5

More of a curiosity question than anything else, but is it actually possible to pass whatever goes through std::cin to a function as a parameter without defining an temporary variable just for reading from input?

Instead of using an extra temporary variable:

#include <iostream>
using namespace std;

string time; // extra define temporary variable for input 
// now 2 lines follow with separate operations
cin >> time; // 1) input to "time"
in_time = get_minutes (time); // 2) put "time" to function as parameter
cin >> time;  // another extra line
wake_up = get_minutes (time);
cin >> time;  // and another other extra line ....
opens = get_minutes (time);

I want to directly use std::cin in a function parameter:

#include <iostream>
using namespace std;

in_time = get_minutes (<use of cin here>);
wake_up = get_minutes (<use of cin here>);
opens = get_minutes (<use of cin here>);

Is this possible?

5
  • pass to where? waste a variable ?? Oct 23, 2012 at 10:46
  • 1
    You shouldnt worry about such things, as a good compiler should know when it can eliminate such variables.
    – Alex
    Oct 23, 2012 at 10:51
  • 1
    Maybe better to pass cin itself to the function. But in general no, there is no way to use cin without variables since the compiler needs to know the type of the object you are trying to read, and it gets that from the type of the variable.
    – john
    Oct 23, 2012 at 10:55
  • @john: "compiler needs to know the type of the object you are trying to read, and it gets that from the type of the variable" - except for cin.get() which always reads a character, and some less often useful functions like peek(). Oct 23, 2012 at 11:52
  • @user1749737: Syntactically a template T read<T>(cin) will do the job, but it will be very dangerous, think of f(read<int>(cin),read<string>(cin)); what comes first?
    – Arpegius
    Oct 23, 2012 at 12:12

4 Answers 4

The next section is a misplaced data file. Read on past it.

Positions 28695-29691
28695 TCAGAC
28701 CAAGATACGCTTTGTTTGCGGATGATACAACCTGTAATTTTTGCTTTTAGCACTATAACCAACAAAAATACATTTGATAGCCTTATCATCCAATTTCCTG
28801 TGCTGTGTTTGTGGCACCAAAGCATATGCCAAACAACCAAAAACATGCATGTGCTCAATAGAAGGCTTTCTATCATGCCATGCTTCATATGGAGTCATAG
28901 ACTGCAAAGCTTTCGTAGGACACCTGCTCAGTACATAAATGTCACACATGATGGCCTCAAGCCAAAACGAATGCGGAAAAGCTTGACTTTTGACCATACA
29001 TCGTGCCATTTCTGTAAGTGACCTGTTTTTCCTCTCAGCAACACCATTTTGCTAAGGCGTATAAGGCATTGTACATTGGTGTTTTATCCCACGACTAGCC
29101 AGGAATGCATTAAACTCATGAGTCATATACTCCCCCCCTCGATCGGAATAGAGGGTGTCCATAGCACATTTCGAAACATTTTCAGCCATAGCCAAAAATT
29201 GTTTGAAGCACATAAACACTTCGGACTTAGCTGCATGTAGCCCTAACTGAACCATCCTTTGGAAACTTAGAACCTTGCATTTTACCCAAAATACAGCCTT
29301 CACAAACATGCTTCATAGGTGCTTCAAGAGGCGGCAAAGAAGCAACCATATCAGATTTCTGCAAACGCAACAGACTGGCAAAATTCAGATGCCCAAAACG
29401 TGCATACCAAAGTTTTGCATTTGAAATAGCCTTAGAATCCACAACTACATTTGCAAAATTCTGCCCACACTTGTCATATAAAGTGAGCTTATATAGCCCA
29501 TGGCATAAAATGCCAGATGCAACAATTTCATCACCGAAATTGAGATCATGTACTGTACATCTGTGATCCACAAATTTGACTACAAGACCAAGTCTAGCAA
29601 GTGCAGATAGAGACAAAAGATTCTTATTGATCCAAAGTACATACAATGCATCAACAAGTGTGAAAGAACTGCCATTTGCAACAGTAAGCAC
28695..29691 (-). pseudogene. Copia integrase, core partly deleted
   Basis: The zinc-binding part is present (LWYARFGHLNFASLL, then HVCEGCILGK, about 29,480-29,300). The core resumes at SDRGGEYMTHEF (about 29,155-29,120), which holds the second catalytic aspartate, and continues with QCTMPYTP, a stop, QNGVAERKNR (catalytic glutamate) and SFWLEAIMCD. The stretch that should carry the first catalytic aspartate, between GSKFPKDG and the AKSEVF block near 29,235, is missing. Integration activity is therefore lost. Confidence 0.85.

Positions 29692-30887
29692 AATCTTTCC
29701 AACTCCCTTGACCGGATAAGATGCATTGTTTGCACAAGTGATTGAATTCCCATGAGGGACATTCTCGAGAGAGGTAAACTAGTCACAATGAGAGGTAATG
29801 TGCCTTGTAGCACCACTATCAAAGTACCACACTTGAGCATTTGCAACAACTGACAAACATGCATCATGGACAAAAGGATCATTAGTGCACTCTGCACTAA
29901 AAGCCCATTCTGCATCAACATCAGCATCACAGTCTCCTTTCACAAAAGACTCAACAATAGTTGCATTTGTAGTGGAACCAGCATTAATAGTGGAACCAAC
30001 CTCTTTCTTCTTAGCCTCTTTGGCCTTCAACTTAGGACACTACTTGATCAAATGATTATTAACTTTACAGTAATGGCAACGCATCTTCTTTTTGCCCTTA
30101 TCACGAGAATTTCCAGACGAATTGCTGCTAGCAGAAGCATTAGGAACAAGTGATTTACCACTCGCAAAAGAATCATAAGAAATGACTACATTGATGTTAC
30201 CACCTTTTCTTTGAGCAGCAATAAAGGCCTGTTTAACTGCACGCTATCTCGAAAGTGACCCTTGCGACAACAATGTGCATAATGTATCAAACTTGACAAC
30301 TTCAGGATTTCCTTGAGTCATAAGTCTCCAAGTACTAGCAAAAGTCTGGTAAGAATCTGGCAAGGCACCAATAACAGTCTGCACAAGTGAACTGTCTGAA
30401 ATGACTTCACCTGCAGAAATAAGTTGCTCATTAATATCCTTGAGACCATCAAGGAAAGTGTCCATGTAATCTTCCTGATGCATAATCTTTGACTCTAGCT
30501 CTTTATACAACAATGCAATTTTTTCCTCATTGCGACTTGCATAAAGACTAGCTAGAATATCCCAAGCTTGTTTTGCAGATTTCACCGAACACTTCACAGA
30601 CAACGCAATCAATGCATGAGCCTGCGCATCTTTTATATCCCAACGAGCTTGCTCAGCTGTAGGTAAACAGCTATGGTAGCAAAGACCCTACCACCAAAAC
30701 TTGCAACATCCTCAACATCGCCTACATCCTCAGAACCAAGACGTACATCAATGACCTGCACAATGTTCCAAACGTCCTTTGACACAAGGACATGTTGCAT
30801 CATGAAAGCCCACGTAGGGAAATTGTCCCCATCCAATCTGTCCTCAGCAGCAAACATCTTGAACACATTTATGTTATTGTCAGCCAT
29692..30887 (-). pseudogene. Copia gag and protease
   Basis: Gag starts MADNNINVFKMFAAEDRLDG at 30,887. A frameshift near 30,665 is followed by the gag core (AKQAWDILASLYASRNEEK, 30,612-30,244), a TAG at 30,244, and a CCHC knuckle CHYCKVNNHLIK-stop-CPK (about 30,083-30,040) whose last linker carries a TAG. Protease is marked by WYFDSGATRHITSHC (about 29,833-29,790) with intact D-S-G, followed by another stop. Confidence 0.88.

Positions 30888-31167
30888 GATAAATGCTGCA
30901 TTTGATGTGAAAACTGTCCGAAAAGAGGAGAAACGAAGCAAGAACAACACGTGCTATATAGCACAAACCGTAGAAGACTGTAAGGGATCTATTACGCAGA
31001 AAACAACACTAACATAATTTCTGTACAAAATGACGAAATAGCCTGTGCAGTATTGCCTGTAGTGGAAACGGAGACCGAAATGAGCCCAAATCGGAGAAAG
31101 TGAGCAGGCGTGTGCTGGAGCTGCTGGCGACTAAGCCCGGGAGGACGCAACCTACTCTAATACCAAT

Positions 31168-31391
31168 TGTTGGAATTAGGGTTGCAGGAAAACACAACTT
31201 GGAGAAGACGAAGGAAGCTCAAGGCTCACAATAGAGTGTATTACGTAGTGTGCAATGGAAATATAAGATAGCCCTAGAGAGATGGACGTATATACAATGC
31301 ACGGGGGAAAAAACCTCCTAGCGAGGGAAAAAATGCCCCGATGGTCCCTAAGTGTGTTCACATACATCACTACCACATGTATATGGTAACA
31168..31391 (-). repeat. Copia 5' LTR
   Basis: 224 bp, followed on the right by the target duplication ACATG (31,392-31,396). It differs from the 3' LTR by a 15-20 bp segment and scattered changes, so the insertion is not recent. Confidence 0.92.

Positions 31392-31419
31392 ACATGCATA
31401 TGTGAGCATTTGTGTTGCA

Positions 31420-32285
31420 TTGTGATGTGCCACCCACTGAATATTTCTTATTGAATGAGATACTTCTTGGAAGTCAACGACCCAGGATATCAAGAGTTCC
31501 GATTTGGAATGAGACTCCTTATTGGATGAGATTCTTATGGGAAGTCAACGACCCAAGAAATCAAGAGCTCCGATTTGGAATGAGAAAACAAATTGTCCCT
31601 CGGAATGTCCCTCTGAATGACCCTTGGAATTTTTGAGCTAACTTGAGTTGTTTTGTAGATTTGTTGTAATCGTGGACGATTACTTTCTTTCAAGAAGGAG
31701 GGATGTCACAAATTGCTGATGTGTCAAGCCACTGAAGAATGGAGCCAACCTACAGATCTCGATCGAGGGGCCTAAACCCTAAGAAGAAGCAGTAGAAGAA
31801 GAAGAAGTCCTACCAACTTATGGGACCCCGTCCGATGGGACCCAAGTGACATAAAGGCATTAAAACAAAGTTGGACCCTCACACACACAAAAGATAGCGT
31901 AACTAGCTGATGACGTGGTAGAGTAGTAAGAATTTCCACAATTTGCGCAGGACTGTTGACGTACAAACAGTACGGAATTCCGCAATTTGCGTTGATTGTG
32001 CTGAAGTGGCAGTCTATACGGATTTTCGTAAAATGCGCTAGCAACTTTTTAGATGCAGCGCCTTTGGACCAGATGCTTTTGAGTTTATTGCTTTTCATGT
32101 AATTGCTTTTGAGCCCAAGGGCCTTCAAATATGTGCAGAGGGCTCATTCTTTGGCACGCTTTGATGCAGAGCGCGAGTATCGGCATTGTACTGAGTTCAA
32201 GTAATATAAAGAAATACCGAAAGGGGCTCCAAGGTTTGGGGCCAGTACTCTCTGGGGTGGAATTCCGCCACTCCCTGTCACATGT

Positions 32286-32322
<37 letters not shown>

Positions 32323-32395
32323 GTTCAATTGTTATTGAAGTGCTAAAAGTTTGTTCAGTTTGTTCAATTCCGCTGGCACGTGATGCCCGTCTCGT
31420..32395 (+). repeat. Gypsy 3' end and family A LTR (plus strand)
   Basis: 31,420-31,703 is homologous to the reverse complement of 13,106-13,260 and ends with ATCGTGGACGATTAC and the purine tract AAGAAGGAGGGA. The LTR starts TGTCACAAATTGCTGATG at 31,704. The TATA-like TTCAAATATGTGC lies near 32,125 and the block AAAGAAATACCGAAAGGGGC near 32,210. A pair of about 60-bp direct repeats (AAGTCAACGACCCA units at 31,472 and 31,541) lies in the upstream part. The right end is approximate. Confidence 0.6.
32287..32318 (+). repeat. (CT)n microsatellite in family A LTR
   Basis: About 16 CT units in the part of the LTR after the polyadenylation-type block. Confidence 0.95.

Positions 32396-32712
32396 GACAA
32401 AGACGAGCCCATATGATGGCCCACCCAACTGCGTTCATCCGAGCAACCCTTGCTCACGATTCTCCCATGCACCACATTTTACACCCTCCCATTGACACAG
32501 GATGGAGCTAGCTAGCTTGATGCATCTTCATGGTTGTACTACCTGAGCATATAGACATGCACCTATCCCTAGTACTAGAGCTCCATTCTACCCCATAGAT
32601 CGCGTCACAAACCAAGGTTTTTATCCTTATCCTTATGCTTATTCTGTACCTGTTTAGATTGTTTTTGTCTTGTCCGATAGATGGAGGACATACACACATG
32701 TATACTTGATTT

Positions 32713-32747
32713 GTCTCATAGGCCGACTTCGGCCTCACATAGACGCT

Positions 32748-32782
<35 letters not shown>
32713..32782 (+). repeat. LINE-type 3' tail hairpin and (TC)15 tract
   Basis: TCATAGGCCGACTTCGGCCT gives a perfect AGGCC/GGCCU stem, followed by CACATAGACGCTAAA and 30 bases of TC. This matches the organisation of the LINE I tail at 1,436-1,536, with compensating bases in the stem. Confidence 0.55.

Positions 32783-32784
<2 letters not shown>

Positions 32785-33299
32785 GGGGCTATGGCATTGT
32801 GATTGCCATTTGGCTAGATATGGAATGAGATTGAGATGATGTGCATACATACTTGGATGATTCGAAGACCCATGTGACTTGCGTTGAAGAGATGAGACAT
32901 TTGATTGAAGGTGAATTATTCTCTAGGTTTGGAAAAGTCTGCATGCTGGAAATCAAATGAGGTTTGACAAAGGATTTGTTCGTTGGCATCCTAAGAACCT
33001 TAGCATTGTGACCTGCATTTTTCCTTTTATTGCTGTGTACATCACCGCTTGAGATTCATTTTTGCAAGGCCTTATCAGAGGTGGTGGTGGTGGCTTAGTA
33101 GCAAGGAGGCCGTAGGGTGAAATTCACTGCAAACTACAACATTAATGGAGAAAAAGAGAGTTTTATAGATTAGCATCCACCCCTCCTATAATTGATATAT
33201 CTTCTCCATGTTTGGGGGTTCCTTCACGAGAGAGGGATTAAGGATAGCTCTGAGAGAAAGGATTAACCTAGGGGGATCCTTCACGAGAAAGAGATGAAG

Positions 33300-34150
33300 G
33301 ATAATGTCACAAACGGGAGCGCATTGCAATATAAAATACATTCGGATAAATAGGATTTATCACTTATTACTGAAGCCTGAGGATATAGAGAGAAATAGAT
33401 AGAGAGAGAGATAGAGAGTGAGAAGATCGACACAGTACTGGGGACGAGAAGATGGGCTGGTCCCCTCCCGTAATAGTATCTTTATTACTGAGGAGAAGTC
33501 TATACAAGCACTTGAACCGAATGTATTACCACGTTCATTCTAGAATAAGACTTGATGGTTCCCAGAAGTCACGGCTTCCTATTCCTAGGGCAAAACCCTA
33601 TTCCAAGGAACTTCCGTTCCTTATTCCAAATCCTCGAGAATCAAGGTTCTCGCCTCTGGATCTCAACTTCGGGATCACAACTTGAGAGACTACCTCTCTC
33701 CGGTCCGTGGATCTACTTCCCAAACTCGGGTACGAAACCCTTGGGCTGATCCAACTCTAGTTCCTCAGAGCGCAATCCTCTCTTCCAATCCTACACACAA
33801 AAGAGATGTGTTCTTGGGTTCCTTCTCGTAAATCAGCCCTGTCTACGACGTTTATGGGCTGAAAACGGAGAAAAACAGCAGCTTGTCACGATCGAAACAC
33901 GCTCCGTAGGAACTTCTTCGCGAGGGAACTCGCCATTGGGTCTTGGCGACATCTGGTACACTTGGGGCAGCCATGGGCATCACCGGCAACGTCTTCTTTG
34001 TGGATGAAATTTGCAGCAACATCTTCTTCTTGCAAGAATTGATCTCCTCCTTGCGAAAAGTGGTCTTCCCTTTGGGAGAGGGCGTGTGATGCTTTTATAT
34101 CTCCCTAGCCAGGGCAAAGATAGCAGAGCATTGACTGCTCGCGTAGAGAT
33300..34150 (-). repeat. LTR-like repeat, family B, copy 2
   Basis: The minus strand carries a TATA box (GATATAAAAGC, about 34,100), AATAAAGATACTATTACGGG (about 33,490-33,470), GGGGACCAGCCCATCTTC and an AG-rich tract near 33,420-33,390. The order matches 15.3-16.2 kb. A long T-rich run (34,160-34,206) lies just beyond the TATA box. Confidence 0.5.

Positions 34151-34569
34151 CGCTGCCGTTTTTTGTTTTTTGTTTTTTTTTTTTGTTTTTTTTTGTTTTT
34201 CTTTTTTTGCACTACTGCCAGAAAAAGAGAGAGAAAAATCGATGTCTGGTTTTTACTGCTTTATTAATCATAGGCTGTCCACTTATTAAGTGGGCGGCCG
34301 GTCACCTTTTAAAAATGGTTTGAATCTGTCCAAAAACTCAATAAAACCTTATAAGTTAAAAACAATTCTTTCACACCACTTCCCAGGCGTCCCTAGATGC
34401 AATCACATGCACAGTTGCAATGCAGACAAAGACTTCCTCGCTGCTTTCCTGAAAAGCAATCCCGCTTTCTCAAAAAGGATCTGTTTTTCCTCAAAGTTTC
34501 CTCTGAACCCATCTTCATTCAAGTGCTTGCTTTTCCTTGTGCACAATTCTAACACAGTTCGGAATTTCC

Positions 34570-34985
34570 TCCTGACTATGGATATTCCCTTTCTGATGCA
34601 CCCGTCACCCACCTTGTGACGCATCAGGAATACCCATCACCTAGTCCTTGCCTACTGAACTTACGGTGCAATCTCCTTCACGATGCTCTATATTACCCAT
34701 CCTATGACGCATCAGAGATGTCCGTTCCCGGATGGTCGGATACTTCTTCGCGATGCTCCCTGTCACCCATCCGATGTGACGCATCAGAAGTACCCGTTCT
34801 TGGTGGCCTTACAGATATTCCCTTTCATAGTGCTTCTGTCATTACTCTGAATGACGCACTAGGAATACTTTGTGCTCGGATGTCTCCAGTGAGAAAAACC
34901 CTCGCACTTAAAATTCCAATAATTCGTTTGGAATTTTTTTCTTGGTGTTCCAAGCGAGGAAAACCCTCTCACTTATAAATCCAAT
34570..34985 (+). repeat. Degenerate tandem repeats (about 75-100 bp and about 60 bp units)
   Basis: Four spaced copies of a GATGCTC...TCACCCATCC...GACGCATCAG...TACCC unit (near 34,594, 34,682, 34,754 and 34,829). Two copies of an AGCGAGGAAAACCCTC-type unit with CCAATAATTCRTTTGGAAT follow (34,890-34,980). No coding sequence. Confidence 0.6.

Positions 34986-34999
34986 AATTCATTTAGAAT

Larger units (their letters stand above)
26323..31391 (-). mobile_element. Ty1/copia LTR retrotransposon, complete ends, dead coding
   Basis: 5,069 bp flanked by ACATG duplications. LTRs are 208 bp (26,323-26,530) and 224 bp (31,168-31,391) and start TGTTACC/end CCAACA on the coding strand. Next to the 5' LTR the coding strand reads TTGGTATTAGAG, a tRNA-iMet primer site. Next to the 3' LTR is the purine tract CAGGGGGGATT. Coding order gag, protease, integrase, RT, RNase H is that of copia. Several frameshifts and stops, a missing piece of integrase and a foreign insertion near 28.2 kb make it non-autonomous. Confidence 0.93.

9

You can easily define a wrapper function to do this.

template<class T>
T get(std::istream& is){
  T result;
  is >> result;
  return result;
}

Any decent compiler will use NRVO to eliminate the copy.

You can use it like this

f(get<int>(std::cin));

Make sure not to use it multiple times in one statement though. The order of the stream operations is unspecified if you do something like this.

f(get<int>(std::cin),get<int>(std::cin));

You could get the two ints in either order.

2

cin is just a stream, it doesn't have any magic. You can use the other stream methods to do whatever you want.

Check out http://www.cplusplus.com/reference/iostream/

0

The answer to your question is negative. In order to input something through a stream, you will have to "waste" a variable. You cannot pass the input data directly to a function without an intermediate variable.

1
  • "You cannot pass the input data directly to a function without an intermediate variable." - you can in trivial cases - f(cin.get());. The streaming operators that give iostreams their character definitely do require a variable. Oct 23, 2012 at 11:49
0

Sure:

f(*std::istream_iterator<T>(std::cin));

That’s probably not simpler than using a variable, though, and is undefined behavior if the stream fails to provide a T.

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